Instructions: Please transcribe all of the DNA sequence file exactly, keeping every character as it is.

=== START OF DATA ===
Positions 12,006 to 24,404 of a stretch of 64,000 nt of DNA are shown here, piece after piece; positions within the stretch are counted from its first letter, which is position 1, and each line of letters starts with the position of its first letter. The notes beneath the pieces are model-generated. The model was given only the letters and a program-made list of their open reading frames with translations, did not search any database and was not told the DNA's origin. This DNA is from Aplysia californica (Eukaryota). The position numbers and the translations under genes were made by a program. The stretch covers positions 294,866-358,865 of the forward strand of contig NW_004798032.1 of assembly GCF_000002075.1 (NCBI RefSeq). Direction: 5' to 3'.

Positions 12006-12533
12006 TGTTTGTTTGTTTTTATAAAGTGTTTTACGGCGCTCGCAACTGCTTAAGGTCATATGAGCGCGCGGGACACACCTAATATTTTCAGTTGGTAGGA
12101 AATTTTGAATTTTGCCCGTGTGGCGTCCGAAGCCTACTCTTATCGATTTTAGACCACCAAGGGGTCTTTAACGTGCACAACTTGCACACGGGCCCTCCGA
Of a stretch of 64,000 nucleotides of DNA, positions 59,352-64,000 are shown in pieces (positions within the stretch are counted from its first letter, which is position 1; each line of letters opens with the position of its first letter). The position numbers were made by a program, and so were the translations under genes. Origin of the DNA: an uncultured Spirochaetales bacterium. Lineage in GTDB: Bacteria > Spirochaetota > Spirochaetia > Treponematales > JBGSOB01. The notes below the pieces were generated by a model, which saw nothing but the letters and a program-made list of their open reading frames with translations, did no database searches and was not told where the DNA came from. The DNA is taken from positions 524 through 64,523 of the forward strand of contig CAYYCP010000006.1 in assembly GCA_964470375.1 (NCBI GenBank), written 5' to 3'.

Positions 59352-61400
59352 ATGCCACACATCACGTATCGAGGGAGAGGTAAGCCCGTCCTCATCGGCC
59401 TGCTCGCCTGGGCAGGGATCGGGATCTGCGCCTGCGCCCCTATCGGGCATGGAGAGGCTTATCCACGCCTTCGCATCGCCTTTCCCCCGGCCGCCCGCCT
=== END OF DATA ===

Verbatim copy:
Positions 12,006 to 24,404 of a stretch of 64,000 nt of DNA are shown here, piece after piece; positions within the stretch are counted from its first letter, which is position 1, and each line of letters starts with the position of its first letter. The notes beneath the pieces are model-generated. The model was given only the letters and a program-made list of their open reading frames with translations, did not search any database and was not told the DNA's origin. This DNA is from Aplysia californica (Eukaryota). The position numbers and the translations under genes were made by a program. The stretch covers positions 294,866-358,865 of the forward strand of contig NW_004798032.1 of assembly GCF_000002075.1 (NCBI RefSeq). Direction: 5' to 3'.

Positions 12006-12533
12006 TGTTTGTTTGTTTTTATAAAGTGTTTTACGGCGCTCGCAACTGCTTAAGGTCATATGAGCGCGCGGGACACACCTAATATTTTCAGTTGGTAGGA
12101 AATTTTGAATTTTGCCCGTGTGGCGTCCGAAGCCTACTCTTATCGATTTTAGACCACCAAGGGGTCTTTAACGTGCACAACTTGCACACGGGCCCTCCGA
Of a stretch of 64,000 nucleotides of DNA, positions 59,352-64,000 are shown in pieces (positions within the stretch are counted from its first letter, which is position 1; each line of letters opens with the position of its first letter). The position numbers were made by a program, and so were the translations under genes. Origin of the DNA: an uncultured Spirochaetales bacterium. Lineage in GTDB: Bacteria > Spirochaetota > Spirochaetia > Treponematales > JBGSOB01. The notes below the pieces were generated by a model, which saw nothing but the letters and a program-made list of their open reading frames with translations, did no database searches and was not told where the DNA came from. The DNA is taken from positions 524 through 64,523 of the forward strand of contig CAYYCP010000006.1 in assembly GCA_964470375.1 (NCBI GenBank), written 5' to 3'.

Positions 59352-61400
59352 ATGCCACACATCACGTATCGAGGGAGAGGTAAGCCCGTCCTCATCGGCC
59401 TGCTCGCCTGGGCAGGGATCGGGATCTGCGCCTGCGCCCCTATCGGGCATGGAGAGGCTTATCCACGCCTTCGCATCGCCTTTCCCCCGGCCGCCCGCCT